Shoulder Case 2 ED Management
Initial management should focus on diagnosing the potentially more severe concomitant previously mentioned injuries. Definitive management of scapula fractures should be delayed until this is complete.
The vast majority of scapular fractures are treated non operatively. Closed reduction is usually not possible. Treatment consists of a sling and early range of motion. Most fractures heal by 6 weeks.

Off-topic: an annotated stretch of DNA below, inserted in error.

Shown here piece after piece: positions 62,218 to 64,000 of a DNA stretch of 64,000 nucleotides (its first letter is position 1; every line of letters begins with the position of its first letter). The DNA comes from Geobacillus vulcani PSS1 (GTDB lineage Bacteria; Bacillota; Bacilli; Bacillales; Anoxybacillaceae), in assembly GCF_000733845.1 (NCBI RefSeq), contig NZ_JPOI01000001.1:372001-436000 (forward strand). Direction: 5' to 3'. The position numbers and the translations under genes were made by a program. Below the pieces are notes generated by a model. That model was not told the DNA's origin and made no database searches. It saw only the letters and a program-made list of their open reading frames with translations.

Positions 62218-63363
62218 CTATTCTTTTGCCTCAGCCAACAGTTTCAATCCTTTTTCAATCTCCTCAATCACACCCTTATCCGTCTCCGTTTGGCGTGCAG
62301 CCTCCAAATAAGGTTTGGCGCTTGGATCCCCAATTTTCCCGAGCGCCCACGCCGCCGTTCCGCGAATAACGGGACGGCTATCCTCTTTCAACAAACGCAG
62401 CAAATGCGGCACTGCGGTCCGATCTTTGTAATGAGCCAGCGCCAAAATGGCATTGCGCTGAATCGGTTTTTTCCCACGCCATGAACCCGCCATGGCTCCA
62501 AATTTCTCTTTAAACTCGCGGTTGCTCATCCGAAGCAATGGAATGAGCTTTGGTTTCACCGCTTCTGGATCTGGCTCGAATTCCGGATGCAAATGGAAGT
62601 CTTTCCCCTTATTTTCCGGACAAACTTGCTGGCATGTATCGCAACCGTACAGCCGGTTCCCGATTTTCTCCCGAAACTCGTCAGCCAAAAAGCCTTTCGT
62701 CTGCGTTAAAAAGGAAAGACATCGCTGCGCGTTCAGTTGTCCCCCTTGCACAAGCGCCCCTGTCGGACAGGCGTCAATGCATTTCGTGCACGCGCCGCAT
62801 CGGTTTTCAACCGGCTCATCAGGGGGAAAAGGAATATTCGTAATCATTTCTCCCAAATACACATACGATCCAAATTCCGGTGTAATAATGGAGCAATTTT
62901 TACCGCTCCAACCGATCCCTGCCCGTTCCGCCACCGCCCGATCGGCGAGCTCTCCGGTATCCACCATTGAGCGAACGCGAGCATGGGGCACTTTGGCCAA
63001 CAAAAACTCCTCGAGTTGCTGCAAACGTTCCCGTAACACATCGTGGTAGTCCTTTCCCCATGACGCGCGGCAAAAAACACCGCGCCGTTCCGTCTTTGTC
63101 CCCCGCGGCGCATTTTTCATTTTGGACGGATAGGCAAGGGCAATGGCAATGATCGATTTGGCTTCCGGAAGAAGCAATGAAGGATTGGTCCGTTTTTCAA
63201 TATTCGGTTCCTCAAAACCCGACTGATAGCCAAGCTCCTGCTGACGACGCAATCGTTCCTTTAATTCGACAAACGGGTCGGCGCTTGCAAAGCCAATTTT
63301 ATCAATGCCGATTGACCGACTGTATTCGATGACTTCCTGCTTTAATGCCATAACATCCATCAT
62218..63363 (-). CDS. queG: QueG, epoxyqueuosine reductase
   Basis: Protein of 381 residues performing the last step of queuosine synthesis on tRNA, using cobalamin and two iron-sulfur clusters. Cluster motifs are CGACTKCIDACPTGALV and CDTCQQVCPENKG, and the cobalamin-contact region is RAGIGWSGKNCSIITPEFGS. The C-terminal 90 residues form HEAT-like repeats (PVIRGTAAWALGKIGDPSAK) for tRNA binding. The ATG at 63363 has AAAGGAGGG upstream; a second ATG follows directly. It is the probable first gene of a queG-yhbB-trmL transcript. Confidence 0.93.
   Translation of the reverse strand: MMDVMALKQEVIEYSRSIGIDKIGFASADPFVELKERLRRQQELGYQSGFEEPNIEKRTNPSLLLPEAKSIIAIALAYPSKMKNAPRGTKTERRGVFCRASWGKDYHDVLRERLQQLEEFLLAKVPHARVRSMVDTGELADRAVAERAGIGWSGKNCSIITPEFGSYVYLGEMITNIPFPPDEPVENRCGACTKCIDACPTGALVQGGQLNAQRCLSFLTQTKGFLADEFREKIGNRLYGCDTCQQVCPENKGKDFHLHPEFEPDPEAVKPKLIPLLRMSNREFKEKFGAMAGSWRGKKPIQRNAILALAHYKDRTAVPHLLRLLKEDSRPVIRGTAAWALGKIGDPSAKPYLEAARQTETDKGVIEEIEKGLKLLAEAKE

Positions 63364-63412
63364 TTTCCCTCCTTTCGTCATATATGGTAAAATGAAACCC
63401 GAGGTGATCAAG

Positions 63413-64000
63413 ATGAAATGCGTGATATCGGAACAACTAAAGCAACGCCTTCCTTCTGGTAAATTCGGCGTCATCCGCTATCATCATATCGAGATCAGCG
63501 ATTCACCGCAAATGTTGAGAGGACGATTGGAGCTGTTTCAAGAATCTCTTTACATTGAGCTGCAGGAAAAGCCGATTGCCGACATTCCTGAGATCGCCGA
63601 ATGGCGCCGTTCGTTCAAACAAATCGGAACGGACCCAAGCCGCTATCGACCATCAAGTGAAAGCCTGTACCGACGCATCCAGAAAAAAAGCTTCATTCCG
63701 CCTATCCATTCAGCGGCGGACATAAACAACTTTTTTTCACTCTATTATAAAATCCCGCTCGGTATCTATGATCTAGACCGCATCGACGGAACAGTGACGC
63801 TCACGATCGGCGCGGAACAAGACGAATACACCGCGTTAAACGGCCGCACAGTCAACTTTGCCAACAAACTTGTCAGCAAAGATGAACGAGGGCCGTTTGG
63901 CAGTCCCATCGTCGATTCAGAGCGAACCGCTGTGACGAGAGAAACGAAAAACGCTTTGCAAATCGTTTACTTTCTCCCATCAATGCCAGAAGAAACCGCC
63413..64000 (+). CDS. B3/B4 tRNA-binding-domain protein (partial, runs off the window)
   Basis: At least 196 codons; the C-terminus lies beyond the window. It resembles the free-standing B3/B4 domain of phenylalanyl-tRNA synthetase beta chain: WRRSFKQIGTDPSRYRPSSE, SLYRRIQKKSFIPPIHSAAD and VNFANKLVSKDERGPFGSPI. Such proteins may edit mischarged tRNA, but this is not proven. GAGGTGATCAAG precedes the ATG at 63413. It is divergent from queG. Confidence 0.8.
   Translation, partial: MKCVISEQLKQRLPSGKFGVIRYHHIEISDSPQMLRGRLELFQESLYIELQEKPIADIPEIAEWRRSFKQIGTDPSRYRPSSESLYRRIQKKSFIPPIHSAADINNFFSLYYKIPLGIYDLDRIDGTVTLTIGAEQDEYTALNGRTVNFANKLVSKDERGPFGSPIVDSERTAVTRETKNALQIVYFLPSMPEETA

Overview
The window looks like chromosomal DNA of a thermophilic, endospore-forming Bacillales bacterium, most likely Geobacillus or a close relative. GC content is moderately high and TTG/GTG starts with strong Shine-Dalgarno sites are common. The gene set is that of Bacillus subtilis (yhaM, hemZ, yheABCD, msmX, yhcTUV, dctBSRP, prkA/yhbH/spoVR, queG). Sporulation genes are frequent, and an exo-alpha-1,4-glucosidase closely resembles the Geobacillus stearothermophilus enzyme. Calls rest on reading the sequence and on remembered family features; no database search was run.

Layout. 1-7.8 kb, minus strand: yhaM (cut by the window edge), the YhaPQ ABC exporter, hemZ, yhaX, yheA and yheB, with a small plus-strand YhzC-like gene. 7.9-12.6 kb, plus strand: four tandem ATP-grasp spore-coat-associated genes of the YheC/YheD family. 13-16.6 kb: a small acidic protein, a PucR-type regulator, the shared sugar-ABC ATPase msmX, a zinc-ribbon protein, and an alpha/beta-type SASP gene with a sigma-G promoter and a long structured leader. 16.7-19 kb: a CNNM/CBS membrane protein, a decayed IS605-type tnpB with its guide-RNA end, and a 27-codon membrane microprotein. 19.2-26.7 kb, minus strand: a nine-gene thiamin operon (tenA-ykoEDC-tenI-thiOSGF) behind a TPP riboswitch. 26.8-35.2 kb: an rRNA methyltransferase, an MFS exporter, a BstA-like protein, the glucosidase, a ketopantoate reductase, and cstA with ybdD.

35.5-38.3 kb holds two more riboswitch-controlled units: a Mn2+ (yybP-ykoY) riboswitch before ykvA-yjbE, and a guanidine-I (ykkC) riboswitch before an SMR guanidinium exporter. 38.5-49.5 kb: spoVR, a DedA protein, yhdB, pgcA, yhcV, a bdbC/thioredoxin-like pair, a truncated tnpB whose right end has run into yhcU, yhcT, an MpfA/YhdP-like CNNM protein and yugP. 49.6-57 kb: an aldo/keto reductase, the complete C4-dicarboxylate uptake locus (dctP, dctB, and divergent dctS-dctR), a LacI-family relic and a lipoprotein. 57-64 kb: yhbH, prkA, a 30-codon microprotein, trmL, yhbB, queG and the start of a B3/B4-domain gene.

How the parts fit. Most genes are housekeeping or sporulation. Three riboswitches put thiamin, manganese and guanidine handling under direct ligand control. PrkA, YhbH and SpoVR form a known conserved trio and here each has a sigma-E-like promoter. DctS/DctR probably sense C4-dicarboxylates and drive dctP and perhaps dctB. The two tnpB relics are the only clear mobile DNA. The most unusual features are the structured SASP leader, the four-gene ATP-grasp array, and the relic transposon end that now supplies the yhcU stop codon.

However, if an "operative" fracture is treated non operatively, abductor weakness and subacromial impingement may develop. Consider surgical management for significantly displaced fractures. Glenoid fossa fractures or rim fractures that are displaced >10mm or involve >25% of the articular surface may require surgery. Extra-articular fractures may require surgery if the acromion is depressed into the subacromial space, or if angulation or displacement is severe. Concomitant fractures of the scapular neck and clavicle (or other "double disruptions") can result in a "floating shoulder" and require surgical fixation.